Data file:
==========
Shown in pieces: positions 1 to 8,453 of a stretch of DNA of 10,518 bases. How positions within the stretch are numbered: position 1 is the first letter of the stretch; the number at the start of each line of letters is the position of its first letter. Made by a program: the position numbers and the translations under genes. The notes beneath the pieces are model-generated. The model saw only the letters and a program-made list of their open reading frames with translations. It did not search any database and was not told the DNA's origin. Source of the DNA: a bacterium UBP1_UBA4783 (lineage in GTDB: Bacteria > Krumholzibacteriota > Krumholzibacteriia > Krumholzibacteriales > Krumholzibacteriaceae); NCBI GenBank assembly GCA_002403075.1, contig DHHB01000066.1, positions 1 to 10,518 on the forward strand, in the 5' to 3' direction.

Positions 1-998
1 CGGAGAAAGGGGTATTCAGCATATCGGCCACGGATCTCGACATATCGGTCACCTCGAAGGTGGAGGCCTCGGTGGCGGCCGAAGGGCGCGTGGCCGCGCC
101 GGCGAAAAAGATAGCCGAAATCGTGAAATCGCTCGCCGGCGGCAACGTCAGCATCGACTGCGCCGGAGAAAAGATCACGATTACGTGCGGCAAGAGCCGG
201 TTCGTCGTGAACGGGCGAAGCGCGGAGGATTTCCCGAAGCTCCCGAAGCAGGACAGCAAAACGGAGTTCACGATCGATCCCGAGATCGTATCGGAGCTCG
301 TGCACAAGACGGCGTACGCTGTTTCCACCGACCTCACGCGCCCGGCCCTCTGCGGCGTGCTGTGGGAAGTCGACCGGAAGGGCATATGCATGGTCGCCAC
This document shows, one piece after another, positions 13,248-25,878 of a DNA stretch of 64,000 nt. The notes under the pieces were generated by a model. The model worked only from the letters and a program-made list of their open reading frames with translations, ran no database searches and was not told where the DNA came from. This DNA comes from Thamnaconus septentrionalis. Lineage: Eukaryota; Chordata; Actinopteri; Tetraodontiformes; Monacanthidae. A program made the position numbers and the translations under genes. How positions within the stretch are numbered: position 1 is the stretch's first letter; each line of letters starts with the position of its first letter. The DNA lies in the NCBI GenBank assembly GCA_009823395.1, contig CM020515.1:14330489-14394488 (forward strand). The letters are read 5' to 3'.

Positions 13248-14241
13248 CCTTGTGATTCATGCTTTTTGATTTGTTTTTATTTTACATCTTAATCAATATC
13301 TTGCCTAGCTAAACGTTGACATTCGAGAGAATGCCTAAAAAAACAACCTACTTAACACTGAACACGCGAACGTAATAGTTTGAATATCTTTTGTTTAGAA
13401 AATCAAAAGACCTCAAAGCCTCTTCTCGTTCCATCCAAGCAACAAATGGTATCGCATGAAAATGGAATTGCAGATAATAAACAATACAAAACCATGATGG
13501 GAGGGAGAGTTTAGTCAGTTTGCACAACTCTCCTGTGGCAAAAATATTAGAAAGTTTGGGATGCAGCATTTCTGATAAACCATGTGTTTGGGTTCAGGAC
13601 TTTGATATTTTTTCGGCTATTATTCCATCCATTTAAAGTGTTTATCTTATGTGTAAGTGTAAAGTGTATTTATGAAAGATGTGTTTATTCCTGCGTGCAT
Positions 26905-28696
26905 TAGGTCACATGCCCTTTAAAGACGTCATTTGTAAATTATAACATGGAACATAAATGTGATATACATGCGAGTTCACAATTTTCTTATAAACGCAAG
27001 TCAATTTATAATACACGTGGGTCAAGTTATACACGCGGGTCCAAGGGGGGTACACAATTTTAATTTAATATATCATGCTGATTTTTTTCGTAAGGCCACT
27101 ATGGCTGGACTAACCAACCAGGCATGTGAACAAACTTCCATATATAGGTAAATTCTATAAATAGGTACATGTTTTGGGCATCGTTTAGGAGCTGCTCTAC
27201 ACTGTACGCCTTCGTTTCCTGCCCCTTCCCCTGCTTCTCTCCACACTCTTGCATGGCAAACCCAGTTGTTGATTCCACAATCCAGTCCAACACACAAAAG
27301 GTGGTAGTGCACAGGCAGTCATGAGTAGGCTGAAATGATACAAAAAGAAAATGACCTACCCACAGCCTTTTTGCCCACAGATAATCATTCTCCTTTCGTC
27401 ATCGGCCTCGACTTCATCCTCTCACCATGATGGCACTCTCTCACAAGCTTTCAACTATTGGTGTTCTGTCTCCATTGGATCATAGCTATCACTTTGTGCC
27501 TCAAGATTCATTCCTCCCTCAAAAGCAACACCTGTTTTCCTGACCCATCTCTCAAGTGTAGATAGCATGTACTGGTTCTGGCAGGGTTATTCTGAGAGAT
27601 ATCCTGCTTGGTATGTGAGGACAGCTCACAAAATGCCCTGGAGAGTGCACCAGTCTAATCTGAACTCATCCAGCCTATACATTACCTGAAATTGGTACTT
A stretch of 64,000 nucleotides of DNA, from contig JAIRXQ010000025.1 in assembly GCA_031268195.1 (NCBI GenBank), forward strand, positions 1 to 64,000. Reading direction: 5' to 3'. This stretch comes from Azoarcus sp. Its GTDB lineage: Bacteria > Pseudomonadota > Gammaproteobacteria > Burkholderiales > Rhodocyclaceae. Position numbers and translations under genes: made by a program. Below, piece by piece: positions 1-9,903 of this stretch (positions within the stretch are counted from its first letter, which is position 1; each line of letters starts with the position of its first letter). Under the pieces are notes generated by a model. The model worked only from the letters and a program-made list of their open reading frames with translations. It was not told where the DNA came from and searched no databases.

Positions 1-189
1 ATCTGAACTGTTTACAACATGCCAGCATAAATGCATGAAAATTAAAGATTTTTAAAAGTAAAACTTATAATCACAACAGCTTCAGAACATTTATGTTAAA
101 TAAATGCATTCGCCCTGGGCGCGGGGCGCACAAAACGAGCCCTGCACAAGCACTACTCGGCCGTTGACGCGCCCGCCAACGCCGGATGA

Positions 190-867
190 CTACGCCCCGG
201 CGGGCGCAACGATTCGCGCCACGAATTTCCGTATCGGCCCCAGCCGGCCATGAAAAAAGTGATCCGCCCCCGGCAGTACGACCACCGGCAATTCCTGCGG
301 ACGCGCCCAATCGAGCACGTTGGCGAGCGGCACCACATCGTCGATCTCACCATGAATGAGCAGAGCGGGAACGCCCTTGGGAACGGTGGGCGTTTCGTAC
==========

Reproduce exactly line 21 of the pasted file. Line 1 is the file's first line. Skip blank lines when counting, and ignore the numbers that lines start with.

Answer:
27501 TCAAGATTCATTCCTCCCTCAAAAGCAACACCTGTTTTCCTGACCCATCTCTCAAGTGTAGATAGCATGTACTGGTTCTGGCAGGGTTATTCTGAGAGAT